Hynes says he could slash recidivism if only the mayor would fund his projects
Brooklyn District Attorney Charles Hynes said he could lower the recidivism rate to "single digits" if the city would fund an expansion of programs aimed at rehabilitating recently released inmates.
"It makes no sense not to expand these ATI [Alternative to Incarceration] programs," Hynes said at a press conference outside City Hall yesterday. Hynes said if he could expand his program, from 1,000 participants to 2,000, "you would see a significant reduction" in crime and "an increase in public safety."
One program Hynes said had support from the police and courts but not the mayor's office would allow police officers, instead of judges, to issue Adjournment in Contemplation of Dismisals (ACDs) to first-time marijuana-possession offenders.
"The cops are on board because it would save on overtime," he said. "The courts are on board because it's efficient. It's ready as a pilot project, but it's in the black hole called the Criminal Justice Coordinator's office, and it may never emerge."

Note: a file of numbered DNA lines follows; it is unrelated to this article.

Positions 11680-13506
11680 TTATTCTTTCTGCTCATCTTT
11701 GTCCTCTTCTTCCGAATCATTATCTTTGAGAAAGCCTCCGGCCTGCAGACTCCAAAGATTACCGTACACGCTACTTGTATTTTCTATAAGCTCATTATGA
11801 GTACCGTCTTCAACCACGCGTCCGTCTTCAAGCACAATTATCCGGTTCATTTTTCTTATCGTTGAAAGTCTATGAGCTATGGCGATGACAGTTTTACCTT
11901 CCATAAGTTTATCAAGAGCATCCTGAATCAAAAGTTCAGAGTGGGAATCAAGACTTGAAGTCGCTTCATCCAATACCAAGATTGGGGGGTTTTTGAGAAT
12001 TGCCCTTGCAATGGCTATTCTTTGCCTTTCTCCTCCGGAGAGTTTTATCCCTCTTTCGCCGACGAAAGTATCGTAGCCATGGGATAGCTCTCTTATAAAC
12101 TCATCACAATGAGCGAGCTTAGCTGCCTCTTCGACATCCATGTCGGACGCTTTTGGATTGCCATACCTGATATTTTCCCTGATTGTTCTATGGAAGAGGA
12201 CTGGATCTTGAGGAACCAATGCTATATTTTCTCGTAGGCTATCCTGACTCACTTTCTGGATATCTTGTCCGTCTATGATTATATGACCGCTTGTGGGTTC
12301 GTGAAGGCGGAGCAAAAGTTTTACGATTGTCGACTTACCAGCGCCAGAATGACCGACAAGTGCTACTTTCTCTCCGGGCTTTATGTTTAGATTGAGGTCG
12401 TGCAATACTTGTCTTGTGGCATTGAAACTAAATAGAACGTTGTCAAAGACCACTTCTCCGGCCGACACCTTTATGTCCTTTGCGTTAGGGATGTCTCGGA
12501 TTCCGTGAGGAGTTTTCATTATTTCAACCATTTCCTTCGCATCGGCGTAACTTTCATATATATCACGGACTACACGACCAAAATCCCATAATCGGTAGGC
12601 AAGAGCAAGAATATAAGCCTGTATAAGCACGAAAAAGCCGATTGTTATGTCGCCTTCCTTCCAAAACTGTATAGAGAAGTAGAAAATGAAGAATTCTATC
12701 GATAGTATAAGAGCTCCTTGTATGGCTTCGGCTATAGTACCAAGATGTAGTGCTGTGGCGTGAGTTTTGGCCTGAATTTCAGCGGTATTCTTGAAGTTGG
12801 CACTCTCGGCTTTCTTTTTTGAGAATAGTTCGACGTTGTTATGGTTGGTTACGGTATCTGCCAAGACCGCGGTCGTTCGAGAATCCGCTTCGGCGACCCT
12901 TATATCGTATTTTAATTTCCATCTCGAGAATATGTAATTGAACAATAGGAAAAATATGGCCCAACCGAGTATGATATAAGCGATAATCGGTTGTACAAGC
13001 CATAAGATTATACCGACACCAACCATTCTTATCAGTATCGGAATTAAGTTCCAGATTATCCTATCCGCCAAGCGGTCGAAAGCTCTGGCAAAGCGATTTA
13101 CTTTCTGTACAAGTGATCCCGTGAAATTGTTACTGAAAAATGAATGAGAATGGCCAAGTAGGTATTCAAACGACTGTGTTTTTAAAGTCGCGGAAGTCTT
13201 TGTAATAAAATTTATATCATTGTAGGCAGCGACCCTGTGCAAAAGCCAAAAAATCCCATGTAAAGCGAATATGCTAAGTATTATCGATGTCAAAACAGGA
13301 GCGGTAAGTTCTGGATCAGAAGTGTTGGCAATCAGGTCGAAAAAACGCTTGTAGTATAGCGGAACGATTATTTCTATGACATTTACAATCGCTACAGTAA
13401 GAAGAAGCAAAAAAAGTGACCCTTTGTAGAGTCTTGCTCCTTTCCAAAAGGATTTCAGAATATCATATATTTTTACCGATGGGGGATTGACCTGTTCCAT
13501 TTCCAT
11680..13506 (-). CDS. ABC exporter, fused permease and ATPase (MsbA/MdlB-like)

Hynes' comments come weeks before the city budget is set to be finalized, and amid a vigorous debate between the Bloomberg administration and the Democratic mayoral candidates looking to replace him next year about whether there would be an increase in crime if the number of stop-and-frisks conducted by the NYPD were reduced.
"I don't know what the data is to connect it," Hynes said, declining to take a side.